I’ve come a long way, from the pained little girl who sat alone with her thoughts and angst. She sought a love that would never be found, but would eventually be redefined.
The meaning of her mother’s love felt conditional. It was critical, and it took from her more than it gave.
But there was love once. And she felt it.
There was love in every diaper change.
There was love in the sleepless nights.
There was love in the cuddles of the morning.
There was love in the kisses goodnight.
There was love once. There still is. But the love has changed.
It has been redefined into a series of memories that are cherished from afar.
The love is distant but lives deep within the sacred parts of her heart.
The love grows as her soul evolves and attempts to understand the unimaginable.
And the love stays locked in a vault, as a reminder of where she came from.
She used to think she wouldn’t know how to be a mother, or love quite as well as the others, due to her jaded view.
But she was wrong.
That little girl grew up to be a woman who was strong.
She reinvented what it meant to be “her.” She was no longer a victim, but a survivor. She was no longer weak, but had immeasurable strength.
She transcended into an unrecognizable woman.
And that woman is me.
I am a mother, a really good mother. My love is unconditional and accepting. My love overflows into my children and fills them with joy and hope.
My love shines in the darkness, and grows in the light. And it gives something to my children that can’t be put into words.
My love is compassionate, but has boundaries.
It has learned that this mothering thing is hard, and we’re all just doing the best we can.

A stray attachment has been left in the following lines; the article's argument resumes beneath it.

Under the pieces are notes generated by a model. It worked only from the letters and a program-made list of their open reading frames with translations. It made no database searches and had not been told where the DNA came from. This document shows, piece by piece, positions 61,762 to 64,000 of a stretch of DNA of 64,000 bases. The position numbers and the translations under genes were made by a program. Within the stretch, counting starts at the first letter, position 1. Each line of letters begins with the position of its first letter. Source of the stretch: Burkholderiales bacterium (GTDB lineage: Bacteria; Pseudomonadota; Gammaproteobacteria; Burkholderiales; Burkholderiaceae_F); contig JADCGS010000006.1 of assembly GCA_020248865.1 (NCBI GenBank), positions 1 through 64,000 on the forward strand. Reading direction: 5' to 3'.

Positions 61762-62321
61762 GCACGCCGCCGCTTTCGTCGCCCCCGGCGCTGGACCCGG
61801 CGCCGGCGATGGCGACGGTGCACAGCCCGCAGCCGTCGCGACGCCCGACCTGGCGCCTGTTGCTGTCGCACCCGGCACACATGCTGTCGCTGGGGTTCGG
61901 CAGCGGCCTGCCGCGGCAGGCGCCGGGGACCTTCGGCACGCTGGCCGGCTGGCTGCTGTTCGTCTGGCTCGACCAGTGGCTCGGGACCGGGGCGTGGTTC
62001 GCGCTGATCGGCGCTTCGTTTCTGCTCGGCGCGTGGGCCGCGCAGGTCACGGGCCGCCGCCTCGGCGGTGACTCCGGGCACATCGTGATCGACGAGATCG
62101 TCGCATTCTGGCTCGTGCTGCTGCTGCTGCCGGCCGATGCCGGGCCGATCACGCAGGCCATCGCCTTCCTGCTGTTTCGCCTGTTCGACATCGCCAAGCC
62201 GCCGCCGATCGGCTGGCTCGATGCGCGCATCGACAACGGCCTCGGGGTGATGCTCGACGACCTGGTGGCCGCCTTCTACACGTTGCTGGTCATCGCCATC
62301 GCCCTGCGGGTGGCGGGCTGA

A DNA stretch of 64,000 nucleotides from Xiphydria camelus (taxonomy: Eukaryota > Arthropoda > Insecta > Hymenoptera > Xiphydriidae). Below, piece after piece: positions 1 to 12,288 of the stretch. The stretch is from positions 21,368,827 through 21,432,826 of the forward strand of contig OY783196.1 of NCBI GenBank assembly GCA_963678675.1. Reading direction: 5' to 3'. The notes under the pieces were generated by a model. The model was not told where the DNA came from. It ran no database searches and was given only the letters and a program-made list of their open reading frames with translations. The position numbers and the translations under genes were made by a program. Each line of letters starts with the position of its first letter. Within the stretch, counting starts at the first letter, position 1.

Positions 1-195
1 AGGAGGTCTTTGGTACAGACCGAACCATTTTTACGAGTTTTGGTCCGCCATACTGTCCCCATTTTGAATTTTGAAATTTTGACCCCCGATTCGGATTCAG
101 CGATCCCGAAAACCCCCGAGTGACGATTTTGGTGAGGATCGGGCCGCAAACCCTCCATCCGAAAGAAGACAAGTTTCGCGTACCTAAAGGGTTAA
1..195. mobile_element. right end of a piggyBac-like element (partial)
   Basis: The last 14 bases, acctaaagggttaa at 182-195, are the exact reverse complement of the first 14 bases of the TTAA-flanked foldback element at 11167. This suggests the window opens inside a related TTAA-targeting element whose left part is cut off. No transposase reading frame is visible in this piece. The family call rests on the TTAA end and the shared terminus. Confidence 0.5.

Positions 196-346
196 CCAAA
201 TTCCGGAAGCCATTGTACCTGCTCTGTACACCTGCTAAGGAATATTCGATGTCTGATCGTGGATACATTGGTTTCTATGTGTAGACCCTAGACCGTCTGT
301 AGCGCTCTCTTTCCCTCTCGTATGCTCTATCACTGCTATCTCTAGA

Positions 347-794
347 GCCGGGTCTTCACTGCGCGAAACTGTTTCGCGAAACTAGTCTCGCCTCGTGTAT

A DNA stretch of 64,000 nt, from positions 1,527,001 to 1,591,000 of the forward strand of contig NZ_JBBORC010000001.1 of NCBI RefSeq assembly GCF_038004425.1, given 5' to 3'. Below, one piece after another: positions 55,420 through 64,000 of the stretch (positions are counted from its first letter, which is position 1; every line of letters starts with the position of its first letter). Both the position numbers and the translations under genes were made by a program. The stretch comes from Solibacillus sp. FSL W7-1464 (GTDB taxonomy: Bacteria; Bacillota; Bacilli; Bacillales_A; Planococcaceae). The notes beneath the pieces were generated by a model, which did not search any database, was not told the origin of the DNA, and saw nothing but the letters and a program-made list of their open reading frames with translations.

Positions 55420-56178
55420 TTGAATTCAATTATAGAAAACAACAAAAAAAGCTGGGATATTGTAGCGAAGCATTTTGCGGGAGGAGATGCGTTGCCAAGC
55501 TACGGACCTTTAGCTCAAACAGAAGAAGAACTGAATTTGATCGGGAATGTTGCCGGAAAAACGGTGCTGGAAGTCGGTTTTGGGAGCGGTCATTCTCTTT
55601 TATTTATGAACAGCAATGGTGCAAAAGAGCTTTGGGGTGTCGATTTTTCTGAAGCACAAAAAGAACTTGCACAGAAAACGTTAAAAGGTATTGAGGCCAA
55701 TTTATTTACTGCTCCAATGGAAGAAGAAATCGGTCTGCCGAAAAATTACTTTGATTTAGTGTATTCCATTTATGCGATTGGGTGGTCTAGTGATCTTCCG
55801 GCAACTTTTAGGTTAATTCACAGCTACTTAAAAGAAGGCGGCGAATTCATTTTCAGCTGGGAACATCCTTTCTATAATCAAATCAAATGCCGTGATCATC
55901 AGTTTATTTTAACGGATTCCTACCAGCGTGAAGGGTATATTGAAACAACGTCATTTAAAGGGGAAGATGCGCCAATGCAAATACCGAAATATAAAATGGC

It has learned that life is a learning process. We begin, we live, and we end. But the living part is the only thing I’m sure of in this moment. It’s the only choice I’ve got in all of this.
How do I want to live this miraculous gift of life?
Being a mother has been the biggest gift, along with the lessons. I can’t change what has been. All I can do is choose what I want to do with it in the present.
And what I know about Mother’s Day is that it’s not a day where I must seek my mother out and celebrate her with an awkward phone call, or a gift with conflicted feelings attached.
No, it’s a day where I get to reflect on our good memories. I get to take them out of the vault, tell stories of her to my children, and enjoy my life as a mother. I get to celebrate myself with two boys who still see me as the most important person on this earth. I get to live in the moment with them, and not take a single second for granted.
My mother gave me that gift. She reminds me over and over with my own memories that time spent on anything but love, is time wasted.
Being a mother is all about the love.
There’s nothing more important than the love.
And what I know on Mother’s Day is the love.
The love then, and the love now, no matter how it’s defined.